Who knows, your child could be the next Da Vinci or Shakespeare.
Get them involved with volunteering in the community
What best way to get your child involved in the community than signing them up for volunteering. Whatever it is – whether playing with unfortunate kids, tree planting, a feeding program for the sick and elderly, this activity exposes your child to real-life situations, helping form your child’s view of the world.
Whatever cause it is, volunteering gives a sense of camaraderie with others, looking after issues that matter.
Activities like this produce great character when they are putting others above themselves. And when they start early, these traits grow with them making them good and responsible citizens always looking after the others.
Give them responsibility (increasing responsibilities with age)
Children always love the feeling of being wanted and relied on. There’s no better way to show them this than actually trusting them with appropriate chores at home to help develop their sense of responsibility.
Chores and other responsibilities also give an opportunity to show your child that they are part of a team and that their presence and work matters.
When you give your child responsibility, it shows that you trust that they will get things done. It also gives them the feeling that they belong to a family that works together.
For more about Chores by Age, check this site.
Communicate with them
Communication is the key to making everything work. How you communicate with your child will also help develop your child’s communication style while growing up.
Talk to your child often, ask questions, be open and be in a conversation.
Communication will also prepare them for the outside world and allows your child to practice articulating.
Remember, the way your child communicate with others is always learned in the home.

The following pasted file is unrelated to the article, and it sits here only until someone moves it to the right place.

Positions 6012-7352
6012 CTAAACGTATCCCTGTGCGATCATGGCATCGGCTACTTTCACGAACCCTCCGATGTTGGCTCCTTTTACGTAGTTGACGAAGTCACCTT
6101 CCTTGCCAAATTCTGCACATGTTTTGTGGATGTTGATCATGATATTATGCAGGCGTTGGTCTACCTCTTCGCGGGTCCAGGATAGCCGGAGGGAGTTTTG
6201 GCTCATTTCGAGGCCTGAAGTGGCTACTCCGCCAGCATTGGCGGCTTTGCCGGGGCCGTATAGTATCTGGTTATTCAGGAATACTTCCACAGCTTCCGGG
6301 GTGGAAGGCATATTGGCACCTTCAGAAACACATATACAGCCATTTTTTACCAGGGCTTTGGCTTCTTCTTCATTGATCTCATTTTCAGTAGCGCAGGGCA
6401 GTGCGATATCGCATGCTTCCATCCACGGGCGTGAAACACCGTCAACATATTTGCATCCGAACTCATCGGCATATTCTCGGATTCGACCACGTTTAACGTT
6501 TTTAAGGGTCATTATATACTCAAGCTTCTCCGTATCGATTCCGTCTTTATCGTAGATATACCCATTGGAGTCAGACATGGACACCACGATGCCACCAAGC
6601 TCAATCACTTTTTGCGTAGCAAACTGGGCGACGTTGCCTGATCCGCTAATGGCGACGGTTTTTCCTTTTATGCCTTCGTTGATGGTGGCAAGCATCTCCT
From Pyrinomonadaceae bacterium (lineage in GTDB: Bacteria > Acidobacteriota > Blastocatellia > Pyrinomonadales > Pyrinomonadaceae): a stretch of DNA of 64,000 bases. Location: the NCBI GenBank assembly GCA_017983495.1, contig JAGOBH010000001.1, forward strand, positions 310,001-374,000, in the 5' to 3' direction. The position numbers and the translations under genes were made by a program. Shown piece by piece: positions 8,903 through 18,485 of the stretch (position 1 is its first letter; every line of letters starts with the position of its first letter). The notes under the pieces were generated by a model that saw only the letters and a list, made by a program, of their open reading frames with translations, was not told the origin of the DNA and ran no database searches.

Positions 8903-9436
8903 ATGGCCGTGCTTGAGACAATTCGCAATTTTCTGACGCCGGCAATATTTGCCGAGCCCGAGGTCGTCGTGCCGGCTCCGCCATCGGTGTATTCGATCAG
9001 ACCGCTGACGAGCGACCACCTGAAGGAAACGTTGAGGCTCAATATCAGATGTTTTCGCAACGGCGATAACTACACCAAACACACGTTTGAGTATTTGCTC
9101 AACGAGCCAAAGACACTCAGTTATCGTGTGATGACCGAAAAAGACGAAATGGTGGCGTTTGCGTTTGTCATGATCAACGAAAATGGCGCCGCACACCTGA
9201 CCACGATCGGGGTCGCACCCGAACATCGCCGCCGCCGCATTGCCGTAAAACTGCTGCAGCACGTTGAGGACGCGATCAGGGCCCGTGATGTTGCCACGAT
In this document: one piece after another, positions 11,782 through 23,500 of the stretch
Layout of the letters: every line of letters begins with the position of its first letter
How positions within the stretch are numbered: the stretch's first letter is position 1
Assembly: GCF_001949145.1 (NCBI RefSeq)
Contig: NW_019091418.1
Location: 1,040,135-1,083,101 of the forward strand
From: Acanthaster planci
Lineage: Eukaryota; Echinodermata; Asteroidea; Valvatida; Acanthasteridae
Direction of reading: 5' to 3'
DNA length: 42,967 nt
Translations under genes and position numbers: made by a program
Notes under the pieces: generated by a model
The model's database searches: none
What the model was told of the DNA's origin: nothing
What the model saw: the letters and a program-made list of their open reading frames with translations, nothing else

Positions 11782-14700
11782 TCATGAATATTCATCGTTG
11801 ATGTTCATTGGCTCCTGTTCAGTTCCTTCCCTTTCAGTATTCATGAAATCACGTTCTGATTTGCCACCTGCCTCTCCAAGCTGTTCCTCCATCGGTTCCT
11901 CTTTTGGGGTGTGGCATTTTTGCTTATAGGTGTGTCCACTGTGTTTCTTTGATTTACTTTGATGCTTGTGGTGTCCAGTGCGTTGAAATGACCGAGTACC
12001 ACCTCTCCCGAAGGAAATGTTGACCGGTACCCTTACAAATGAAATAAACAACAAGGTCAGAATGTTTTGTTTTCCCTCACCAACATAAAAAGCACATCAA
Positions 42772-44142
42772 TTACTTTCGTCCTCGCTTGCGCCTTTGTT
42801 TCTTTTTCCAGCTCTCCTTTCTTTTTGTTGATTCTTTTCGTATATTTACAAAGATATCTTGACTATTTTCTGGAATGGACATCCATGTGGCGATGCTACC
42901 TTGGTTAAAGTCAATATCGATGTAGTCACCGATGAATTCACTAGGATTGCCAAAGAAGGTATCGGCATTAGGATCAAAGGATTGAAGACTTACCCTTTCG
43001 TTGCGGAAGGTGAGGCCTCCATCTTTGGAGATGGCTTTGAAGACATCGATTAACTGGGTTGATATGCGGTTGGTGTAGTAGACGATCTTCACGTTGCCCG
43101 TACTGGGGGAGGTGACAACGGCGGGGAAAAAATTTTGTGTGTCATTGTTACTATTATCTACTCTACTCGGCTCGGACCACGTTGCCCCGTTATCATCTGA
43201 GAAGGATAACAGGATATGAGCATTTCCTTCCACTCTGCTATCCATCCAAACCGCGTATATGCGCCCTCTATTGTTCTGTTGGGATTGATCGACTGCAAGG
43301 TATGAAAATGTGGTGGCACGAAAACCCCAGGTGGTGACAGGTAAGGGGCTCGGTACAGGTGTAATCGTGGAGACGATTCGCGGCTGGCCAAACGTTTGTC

Lead by example
Children will mimic what they see and take that into adulthood. Lead by example by being the example. When you say this, then do this. Similarly, when you say no to things, show your child that you meant “no.”
Leading by example means walking your talk, and when your child sees that, they will learn to do the same.
Plus, children always look up to their parents, so the best way to ensure they grow up properly is to show them how to grow up properly.
Love them no matter what mistakes they make
Parents are the only thing that matters to children at this point in their lives. They always want to prove something, but ends up making a lot of mistakes along the way.
Loving your child despite their mistakes cultivate in them a sense of gratitude and forgiving others. It’s like telling your child “I got your back, always” and there’s no better feeling.
They will make many mistakes, which will teach them to have grace with others when they make mistakes too.
Give them a set time for social media
Social media is a hit and miss for parentals. Some agree that kids need some time for social media to get a feel of what’s new, while others oppose its harmful effects.
Whatever the reason, moderation is always the key. By setting a time for social media use, you’re encouraging your child to be responsible when using social media and inspiring your child to prioritize tasks and multi-task when necessary. It also teaches your child to give time for different things and activities.
For parents, it is best to check on their child’s social media accounts every once in a while to ensure that they are exposed to a safe, and appropriate shows.
For more details on Kids and Social Media.
There are many ways to help your lonely child such as investing in their extracurricular activities, being involved in their daily lives and keeping them around friends and family. Kinderzeit.org has listed activities to help your child fight loneliness.
With more and more adults feeling lonely, it’s safe to assume that lonely people could raise lonely children, due tolack of normal inter-relational experiences that are diminished by our addiction to social media.
One in ten children are said to be lonely, based on ONS figures and this are kids between 10 to 15 years old. Other surveys also show that around 40% of adults are lonely, which can be contagious to children. Kinderzeit.org has tips on combating loneliness.